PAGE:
Westlake, OH – (June 25, 2019) – OxyGo, a company noted for providing high quality home healthcare oxygen products, announced that it has unanimously chosen Louis Buchino as the organization's next chief financial officer. On May 15, 2019 Buchino became the first CFO for OxyGo adding financial acumen to the executive team. “I am excited to have Louis join us at OxyGo. He will make an immediate impact here, adding expertise, energy and efficiency to our already highly skilled team,” says Victoria Marquard-Schultz, CEO of OxyGo. After working for two regional public accounting firms, Buchino obtained his MBA through Case Western Reserve and began working in private industry. His experience includes CFO and General Manager positions within the IT, Aerospace, and Energy industries. “I’m thrilled to have joined the OxyGo team. Ownership’s commitment to providing resources supporting their strategy for continued growth within the healthcare industry is laying the foundation for ongoing success. The company’s leadership also pushes a culture that strives for employee life balance, which is necessary to maintain top employees,” commented Buchino. Louis lives in Avon, Ohio with his wife and three children where he enjoys being active outdoors and attending the non-stop children’s activities. Louis is on the board of Kids in Flight and has a leadership role in expanding F3 to the northeast Ohio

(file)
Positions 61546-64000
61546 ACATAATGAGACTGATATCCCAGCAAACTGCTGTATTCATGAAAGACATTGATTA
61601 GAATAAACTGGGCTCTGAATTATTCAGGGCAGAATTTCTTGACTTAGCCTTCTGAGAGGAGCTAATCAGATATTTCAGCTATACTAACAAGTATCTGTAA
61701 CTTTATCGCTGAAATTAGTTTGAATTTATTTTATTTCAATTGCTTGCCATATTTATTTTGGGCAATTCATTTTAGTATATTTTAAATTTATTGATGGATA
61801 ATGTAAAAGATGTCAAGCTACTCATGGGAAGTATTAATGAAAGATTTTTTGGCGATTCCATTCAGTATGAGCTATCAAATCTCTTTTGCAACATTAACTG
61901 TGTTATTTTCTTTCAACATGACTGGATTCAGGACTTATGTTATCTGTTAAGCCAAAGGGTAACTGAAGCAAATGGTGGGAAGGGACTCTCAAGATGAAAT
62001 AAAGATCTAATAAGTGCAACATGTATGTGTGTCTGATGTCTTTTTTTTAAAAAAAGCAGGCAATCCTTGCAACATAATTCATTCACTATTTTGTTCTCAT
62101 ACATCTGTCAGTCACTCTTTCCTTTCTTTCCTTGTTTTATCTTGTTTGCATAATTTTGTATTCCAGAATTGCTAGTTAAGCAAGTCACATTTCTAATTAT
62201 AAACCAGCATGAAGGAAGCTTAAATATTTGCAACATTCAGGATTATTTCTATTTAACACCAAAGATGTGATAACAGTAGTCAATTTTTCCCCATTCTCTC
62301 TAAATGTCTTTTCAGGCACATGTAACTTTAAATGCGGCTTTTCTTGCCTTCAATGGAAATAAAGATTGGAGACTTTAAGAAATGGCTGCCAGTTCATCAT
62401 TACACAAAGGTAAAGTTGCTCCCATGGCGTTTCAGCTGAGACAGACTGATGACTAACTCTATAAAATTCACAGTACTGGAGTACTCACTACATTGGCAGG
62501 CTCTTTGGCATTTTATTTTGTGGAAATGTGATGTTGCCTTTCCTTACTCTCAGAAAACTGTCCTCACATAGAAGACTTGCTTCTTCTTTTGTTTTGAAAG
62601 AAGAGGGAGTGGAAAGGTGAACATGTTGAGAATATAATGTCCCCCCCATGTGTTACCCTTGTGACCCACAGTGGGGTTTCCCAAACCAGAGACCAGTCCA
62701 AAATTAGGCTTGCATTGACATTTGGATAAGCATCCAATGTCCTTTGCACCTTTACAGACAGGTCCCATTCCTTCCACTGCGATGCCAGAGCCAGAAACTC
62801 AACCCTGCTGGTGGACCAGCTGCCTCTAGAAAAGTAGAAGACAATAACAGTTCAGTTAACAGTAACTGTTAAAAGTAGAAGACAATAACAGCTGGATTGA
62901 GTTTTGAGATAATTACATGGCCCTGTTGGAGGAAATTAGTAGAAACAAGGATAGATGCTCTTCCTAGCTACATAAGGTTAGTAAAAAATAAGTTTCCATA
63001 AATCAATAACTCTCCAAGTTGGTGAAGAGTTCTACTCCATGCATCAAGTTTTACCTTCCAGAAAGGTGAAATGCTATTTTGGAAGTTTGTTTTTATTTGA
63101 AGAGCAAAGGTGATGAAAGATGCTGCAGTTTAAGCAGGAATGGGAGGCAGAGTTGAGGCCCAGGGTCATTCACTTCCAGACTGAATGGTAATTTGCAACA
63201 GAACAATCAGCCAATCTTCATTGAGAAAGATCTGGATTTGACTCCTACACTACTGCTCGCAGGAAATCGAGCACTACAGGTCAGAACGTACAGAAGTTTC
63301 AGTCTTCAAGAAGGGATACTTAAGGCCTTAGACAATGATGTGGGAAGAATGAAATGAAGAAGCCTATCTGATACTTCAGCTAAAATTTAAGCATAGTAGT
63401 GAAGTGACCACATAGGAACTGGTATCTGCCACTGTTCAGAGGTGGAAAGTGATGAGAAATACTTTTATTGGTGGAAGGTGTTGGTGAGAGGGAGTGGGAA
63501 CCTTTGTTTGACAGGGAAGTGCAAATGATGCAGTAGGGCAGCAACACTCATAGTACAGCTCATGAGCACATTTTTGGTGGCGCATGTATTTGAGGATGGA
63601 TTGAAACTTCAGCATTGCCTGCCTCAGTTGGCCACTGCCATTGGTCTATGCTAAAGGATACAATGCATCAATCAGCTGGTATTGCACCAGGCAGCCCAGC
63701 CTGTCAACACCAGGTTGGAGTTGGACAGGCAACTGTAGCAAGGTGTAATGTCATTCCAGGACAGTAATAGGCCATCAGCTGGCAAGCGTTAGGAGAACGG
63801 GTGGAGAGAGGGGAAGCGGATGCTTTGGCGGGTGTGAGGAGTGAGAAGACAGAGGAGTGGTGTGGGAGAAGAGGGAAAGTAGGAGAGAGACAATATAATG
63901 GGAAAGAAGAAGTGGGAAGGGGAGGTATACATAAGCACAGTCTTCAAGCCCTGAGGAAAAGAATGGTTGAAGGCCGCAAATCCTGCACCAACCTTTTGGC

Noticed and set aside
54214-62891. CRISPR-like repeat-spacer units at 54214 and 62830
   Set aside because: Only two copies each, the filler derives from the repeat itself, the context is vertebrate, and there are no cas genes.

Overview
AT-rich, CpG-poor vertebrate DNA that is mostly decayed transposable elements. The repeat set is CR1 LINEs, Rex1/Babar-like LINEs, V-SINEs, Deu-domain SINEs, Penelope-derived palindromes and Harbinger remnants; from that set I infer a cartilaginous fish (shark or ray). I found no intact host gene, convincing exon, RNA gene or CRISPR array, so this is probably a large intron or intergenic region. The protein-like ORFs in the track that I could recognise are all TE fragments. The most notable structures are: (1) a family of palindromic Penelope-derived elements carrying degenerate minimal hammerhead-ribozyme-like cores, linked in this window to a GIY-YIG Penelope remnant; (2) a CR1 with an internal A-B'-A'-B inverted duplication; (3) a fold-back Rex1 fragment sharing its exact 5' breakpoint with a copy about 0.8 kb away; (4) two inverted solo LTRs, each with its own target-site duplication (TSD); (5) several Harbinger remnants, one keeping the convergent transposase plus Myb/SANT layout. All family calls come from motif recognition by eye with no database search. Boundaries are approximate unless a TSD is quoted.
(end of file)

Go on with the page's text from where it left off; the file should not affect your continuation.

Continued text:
By Dave Marquard, WEMCO Tech Chair June 8, 2019 Curiosity has often driven me to action. In 1982 I purchased one of the world’s first portable computers, the Osborne 1. It weighed almost 25 pounds and didn’t have an on-board battery. It had to be plugged into a wall outlet to power up and use. However, it was still classified as a portable computer because it could be hand-carried. The Osborne 1 shipped with a large bundle of software worth almost as much as the computer. That software included some of the most powerful and pioneering programs of the day such as D-Base2 for data sorting; SuperCal, an early spreadsheet, and WordStar, a leading word processor application that had a dominant market share that lasted until the mid-1980s. I was a young VP at a small welding equipment manufacturing company, which while a market leader in its small niche, could never seem to break out of a slow growth cycle. My new “computer aided” ability to process large amounts of data, prepare “what if” scenarios, and then sum it all up quickly in a word-processed proposal, was enormously helpful. It enabled me to make a positive contribution to the company that impressed my superiors, peers, and subordinates. The Osborne 1 enabled us to form teams that used its data enhancing speed benefits to efficiently develop new products. By the end of my first year we
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